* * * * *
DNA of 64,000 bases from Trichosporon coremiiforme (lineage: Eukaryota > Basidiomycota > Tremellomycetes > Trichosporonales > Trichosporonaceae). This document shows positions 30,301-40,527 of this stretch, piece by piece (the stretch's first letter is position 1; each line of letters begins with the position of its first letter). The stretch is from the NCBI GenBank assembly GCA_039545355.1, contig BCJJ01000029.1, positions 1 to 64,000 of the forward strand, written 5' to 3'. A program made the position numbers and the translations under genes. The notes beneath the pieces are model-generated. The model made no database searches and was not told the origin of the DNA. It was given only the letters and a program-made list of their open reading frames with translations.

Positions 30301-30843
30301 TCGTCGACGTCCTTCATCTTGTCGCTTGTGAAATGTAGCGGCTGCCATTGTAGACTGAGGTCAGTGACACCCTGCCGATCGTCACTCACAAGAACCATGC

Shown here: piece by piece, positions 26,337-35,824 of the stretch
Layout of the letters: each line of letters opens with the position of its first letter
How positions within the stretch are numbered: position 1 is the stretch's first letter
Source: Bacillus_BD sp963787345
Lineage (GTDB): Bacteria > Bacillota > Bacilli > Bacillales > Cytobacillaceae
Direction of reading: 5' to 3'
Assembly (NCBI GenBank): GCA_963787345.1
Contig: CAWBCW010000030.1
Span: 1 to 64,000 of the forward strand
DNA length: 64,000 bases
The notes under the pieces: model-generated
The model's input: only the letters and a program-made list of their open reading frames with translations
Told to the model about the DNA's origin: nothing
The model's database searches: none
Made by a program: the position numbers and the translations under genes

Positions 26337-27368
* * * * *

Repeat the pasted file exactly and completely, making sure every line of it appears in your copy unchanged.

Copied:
DNA of 64,000 bases from Trichosporon coremiiforme (lineage: Eukaryota > Basidiomycota > Tremellomycetes > Trichosporonales > Trichosporonaceae). This document shows positions 30,301-40,527 of this stretch, piece by piece (the stretch's first letter is position 1; each line of letters begins with the position of its first letter). The stretch is from the NCBI GenBank assembly GCA_039545355.1, contig BCJJ01000029.1, positions 1 to 64,000 of the forward strand, written 5' to 3'. A program made the position numbers and the translations under genes. The notes beneath the pieces are model-generated. The model made no database searches and was not told the origin of the DNA. It was given only the letters and a program-made list of their open reading frames with translations.

Positions 30301-30843
30301 TCGTCGACGTCCTTCATCTTGTCGCTTGTGAAATGTAGCGGCTGCCATTGTAGACTGAGGTCAGTGACACCCTGCCGATCGTCACTCACAAGAACCATGC

Shown here: piece by piece, positions 26,337-35,824 of the stretch
Layout of the letters: each line of letters opens with the position of its first letter
How positions within the stretch are numbered: position 1 is the stretch's first letter
Source: Bacillus_BD sp963787345
Lineage (GTDB): Bacteria > Bacillota > Bacilli > Bacillales > Cytobacillaceae
Direction of reading: 5' to 3'
Assembly (NCBI GenBank): GCA_963787345.1
Contig: CAWBCW010000030.1
Span: 1 to 64,000 of the forward strand
DNA length: 64,000 bases
The notes under the pieces: model-generated
The model's input: only the letters and a program-made list of their open reading frames with translations
Told to the model about the DNA's origin: nothing
The model's database searches: none
Made by a program: the position numbers and the translations under genes

Positions 26337-27368